Fast & Furious 6


Vin Diesel is heartbroken to discover that Michelle Rodriguez looks better in a wifebeater than he does.

Vin Diesel is heartbroken to discover that Michelle Rodriguez looks better in a wifebeater than he does.

(2013) Action (Universal) Vin Diesel, Dwayne Johnson, Paul Walker, Luke Evans, Michelle Rodriguez, Chris “Ludacris” Bridges, Tyrese Gibson, Jordana Brewster, Sung Kang, Gal Gadot, Gina Carano, Elsa Pataky, Clara Paget, Joe Taslim, Kim Kold, Samuel M. Stewart, Shea Whigham, Benjamin Davies, Matthew Stirling, David Ajala, There Lindhardt, Magda Rodriguez. Directed by Justin Lin   

I’m not much of a car person. I seriously couldn’t tell a carburetor from an alternator. When I go car shopping, I look for dependable. I drive a Honda for god’s sakes.

Which would probably make the characters in this film franchise squirm in horror. Any one of them could rebuild an engine of a Ferrari with parts from a Camry with their eyes closed and half asleep. And can they drive? Hoo lawd! These gals and fellers could put a 12-wheeler through a doggie door in a steel house at 90mph. And this series has thrived on people who think that kind of thing’s cool.

In the sixth installment of the series, the members of the crew are living large internationally after their big score in Rio. However, things never stay quiet for long for these guys. Hobbs (Johnson) shows up at Dom’s (Diesel) door, not particularly welcome. Even less welcome is Hobbs’ request that Dom’s crew reassemble to nab an international bad guy who is out to assemble a super-weapon out of component parts. After all, as Dom is happy to point out, they’re all retired from the game.

But Hobbs has a wild card to play – a photo of Letty Ortiz (Rodriguez), Dom’s girlfriend who apparently was murdered in Fast & Furious. Nope. Like at least one other character in the series, she shows up from the dead (albeit with no memory) but as one of the crew of said Eurobaddie, Owen Shaw (Evans). This is all the incentive Dom needs. Family is family, after all so he puts out some calls.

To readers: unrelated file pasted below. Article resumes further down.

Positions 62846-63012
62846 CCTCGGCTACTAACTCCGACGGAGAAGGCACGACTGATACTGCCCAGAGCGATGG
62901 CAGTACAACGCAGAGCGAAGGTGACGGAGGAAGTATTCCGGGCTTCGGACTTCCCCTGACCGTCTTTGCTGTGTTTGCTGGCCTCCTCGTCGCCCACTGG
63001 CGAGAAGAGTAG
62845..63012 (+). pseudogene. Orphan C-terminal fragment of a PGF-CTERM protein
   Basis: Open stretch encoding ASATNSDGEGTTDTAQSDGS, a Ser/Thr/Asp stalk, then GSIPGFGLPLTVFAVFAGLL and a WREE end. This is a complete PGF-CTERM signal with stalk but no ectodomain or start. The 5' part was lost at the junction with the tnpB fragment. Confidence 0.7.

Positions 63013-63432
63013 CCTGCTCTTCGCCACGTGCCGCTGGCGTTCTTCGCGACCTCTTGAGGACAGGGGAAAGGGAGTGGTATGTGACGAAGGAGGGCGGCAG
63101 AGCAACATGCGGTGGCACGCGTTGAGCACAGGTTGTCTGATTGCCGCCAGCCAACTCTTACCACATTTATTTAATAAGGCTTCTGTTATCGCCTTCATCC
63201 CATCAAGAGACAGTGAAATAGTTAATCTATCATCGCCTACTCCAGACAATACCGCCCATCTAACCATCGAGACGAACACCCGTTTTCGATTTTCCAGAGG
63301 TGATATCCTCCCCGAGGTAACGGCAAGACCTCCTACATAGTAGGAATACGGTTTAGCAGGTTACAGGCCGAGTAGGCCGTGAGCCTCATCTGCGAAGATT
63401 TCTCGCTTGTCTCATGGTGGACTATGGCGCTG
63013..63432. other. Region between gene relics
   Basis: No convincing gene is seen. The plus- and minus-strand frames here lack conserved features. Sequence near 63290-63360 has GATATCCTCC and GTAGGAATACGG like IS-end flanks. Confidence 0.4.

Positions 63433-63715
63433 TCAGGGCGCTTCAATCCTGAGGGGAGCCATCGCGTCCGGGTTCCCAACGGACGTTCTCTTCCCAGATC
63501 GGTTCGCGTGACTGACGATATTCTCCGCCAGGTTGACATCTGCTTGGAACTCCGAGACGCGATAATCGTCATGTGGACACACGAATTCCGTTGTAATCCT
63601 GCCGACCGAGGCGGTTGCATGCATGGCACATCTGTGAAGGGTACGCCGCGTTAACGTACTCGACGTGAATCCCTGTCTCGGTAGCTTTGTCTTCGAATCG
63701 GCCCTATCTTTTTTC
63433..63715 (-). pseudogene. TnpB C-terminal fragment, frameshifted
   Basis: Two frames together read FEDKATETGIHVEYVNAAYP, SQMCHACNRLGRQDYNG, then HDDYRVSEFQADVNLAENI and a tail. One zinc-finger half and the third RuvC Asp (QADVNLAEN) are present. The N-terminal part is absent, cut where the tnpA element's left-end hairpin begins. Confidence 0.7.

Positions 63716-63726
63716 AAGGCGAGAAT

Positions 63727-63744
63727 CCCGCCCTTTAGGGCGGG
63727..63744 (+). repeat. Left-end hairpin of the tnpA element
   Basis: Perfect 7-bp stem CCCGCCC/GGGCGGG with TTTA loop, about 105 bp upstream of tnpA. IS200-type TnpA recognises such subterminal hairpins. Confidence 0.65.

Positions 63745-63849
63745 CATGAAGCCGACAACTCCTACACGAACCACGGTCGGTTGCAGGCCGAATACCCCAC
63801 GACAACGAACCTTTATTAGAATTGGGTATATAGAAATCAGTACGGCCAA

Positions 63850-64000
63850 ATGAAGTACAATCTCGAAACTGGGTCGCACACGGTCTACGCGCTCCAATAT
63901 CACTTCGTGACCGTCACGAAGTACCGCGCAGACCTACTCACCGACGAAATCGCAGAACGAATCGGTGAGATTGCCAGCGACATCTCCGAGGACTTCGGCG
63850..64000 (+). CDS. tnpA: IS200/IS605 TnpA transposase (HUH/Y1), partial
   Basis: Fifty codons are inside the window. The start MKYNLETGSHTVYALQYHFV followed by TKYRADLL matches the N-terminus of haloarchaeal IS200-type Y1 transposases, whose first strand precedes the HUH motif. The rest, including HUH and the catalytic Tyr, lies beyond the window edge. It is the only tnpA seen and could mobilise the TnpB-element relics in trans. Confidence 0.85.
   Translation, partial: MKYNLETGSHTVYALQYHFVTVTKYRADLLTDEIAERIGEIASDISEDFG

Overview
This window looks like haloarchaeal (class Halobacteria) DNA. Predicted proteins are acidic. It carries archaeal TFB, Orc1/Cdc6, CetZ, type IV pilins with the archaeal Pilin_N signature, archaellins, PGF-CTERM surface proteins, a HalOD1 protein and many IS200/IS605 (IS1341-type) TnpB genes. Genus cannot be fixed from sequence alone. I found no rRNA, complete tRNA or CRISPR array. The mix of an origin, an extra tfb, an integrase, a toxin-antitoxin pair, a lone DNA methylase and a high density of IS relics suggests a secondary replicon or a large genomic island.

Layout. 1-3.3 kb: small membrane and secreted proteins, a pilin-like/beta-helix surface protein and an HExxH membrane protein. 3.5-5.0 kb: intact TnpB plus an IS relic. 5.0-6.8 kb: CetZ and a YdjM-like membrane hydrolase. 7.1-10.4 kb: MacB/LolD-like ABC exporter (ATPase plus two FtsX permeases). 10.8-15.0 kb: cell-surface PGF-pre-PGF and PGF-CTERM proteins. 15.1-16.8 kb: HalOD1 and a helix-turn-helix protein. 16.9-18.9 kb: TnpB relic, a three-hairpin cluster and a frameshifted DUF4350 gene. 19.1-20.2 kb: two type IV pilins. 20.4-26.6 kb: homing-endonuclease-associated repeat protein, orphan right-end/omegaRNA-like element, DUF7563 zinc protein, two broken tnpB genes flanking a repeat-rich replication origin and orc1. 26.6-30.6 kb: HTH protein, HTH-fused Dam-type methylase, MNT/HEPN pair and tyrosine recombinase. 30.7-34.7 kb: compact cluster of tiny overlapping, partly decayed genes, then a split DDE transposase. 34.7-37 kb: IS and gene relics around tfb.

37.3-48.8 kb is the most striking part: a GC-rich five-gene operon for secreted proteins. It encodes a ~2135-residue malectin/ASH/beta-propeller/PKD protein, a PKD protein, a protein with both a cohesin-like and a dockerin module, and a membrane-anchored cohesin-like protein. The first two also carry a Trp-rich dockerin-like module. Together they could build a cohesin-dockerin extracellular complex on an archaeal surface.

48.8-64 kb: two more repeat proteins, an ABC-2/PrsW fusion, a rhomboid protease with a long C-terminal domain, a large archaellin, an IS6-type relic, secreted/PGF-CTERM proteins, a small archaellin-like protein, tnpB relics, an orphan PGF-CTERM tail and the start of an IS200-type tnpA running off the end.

Those phone calls find Brian (Walker) and Dom’s sister Mia (Brewster) as new parents, Roman (Gibson) and Tej (Bridges) living the high life in Spain, Han (Kang) and Giselle (Gadot) living together in Hong Kong. They agree to help Dom bring Letty back, but Dom wants more – pardons for everyone so that they can go home again.

While Mia and Dom’s new squeeze Elena (Pataky) stay home to guard the baby, Hobbs and his new flunky Riley (Carano) join up with the crew in London to see if they can catch the guy who has eluded Hobbs for years. But the stakes are sky-high, Shaw’s team is as skilled as Dom’s only more vicious and Letty can’t remember Dom at all – in fact the first time they meet face to face she shoots him. This isn’t like any other job; they will be betrayed from within and more than one member of Dom’s team won’t come back from this.

Now, I want you to understand something up front – this isn’t reality at all. There are car stunts that defy gravity, plot points that defy logic and human bodies getting beat up so bad that they defy death. Da Queen and I were consistently making the “jumping the shark” signal to each other (an inverted V on one hand with two fingers on the other making a parabolic arc over the first) throughout the movie. And you know what? It didn’t matter. As ludicrous as this movie often is, it doesn’t matter – the entertainment quotient is so sky high that you ignore these lapses and just enjoy the ballet of man, machine and road.